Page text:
This article traces the history of the forced conversion of Jews to Islam in al-Andalus and Morocco from the Middle Ages to modern times. An account is given of the various discriminative measures and even persecution to which Jewish converts were exposed. Indeed, even though they became with time sincere and learned Muslims, just as the Marranos in Christian Spain, the sincerity of their conversion was doubted and they were constantly accused of the negative traits attributed to the Jews. The article also discusses a recently discovered defence of the New Muslims authored by an Islamic scholar of Jewish origin which throws new light on the fate of these converts.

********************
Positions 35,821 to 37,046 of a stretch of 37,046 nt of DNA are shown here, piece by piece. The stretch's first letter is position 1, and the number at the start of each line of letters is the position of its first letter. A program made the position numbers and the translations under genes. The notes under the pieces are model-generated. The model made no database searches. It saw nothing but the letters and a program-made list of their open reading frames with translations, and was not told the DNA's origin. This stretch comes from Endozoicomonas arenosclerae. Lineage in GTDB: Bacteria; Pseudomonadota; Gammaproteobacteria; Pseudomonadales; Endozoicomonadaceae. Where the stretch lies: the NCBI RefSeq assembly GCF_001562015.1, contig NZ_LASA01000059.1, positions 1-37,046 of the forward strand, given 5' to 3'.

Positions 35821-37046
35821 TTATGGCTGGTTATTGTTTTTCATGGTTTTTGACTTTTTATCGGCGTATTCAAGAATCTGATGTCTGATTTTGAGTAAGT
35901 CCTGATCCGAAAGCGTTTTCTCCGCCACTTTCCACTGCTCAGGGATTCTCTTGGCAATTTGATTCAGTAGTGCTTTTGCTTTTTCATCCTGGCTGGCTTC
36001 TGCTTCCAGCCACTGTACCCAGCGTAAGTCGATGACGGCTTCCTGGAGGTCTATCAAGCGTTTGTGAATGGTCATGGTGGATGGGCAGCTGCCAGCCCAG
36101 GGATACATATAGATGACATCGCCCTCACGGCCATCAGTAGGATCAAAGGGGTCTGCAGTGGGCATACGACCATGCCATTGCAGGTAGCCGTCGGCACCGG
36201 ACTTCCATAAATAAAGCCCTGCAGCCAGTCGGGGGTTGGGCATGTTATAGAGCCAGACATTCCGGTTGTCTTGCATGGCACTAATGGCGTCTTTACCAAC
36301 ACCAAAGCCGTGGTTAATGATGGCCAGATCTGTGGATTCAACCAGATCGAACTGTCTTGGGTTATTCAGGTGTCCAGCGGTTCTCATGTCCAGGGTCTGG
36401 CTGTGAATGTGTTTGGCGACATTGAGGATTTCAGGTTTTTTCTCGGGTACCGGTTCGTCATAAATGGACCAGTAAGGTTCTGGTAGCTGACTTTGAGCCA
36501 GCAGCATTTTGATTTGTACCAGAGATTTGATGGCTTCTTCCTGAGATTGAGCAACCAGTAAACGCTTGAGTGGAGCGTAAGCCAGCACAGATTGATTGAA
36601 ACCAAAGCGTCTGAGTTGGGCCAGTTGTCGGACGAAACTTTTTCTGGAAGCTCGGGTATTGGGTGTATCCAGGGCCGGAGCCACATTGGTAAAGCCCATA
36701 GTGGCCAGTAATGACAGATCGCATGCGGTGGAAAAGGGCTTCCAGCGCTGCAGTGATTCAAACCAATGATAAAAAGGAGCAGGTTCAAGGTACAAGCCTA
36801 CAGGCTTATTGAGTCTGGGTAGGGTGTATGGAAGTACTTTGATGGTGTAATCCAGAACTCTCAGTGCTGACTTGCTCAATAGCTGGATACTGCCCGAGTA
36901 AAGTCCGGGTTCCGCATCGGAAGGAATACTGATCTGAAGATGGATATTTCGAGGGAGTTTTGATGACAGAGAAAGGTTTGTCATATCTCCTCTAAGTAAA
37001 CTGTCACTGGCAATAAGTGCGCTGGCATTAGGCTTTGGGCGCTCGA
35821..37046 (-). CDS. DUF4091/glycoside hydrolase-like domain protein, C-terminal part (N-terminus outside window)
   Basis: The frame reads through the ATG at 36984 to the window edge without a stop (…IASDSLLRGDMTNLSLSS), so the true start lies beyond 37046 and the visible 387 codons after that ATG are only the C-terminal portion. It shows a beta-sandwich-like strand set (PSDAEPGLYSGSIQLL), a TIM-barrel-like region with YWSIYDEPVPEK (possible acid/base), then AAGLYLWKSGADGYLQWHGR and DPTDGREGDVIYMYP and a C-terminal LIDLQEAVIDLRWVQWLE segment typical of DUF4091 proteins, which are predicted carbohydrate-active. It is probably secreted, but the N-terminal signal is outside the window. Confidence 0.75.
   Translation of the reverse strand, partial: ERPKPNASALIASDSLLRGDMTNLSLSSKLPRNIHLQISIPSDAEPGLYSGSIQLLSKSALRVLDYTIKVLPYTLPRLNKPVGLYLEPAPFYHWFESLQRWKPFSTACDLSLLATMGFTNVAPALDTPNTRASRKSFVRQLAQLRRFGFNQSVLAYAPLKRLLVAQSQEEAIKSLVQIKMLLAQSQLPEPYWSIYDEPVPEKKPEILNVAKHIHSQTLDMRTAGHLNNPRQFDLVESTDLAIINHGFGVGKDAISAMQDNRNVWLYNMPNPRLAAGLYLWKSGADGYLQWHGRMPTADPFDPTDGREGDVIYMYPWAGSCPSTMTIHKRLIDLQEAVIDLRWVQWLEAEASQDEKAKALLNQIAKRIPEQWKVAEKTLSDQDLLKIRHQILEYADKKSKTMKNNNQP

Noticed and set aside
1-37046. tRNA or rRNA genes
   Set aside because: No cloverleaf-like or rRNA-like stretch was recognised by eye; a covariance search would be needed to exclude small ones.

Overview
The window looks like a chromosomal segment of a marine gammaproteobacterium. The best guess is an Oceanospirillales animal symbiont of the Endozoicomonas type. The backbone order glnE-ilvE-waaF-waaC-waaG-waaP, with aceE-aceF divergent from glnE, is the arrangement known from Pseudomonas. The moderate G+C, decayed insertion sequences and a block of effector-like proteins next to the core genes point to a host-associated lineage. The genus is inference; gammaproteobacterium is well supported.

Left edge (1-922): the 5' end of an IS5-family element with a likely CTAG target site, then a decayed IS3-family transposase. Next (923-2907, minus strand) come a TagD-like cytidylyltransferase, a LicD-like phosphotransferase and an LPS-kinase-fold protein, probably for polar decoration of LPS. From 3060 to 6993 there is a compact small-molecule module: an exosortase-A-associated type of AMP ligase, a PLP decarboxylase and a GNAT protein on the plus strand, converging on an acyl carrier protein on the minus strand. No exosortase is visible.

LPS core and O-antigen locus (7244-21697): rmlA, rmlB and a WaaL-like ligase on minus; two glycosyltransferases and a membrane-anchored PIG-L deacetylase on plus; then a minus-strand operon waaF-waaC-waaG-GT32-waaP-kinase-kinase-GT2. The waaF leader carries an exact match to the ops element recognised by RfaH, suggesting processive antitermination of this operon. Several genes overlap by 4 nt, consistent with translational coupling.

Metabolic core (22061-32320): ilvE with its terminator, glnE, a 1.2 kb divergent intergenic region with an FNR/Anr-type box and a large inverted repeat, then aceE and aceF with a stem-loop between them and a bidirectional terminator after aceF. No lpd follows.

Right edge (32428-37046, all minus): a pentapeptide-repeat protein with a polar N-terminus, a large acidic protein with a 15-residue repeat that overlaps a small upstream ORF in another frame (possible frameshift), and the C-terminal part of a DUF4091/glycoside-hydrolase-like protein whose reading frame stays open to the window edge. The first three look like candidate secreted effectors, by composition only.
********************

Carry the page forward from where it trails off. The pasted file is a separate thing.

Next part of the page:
Both an Arabist and Hebraist, Paul B. Fenton is Co-Director of the Department of Arabic and Hebrew Studies at the Université de Paris-Sorbonne, where he has been Professor of Hebrew Language and Literature since 1996. After Rabbinical studies at Jews’ College, he majored in Semitics at Strasbourg University and St. Joseph University in Beirut, going on to complete his PhD in Mediaeval Jewish philosophy and Judaeo-Arabic literature under Georges Vajda (Sorbonne, 1976). His field of research covers various aspects of Jewish civilisation in the Muslim world and he is considered a specialist on the Cairo Genizah manuscripts. He is director of the E.J. Brill series ‘Études sur le judaïsme medieval’, and has published numerous studies and monographs in the field of Jewish culture in the Islamic context in several languages, notably his Deux traités de mystique juive (1987), Moïse Ibn ‘Ezra, philosophe et poète andalou du XIIe siècle (1997), Le Commentaire kairouanais sur le Livre de la Création (2002), Joseph Ibn Waqâr, The Principles of the Qabbalah (2004), Judah Ibn Malka, La Consolation de l'expatrié spirituel (2007), Juda al-Harizi, Kitâb al-Durar, The Book of Pearls (2009), and Exile in the Maghreb (2015). His latest book Muhammad Ibn Zikri (17th c.), On the Eminence of Israelites and Arabs (CSIC, 2015) is an apologetical work in defence of the neo-Muslims of Jewish origin in Morocco.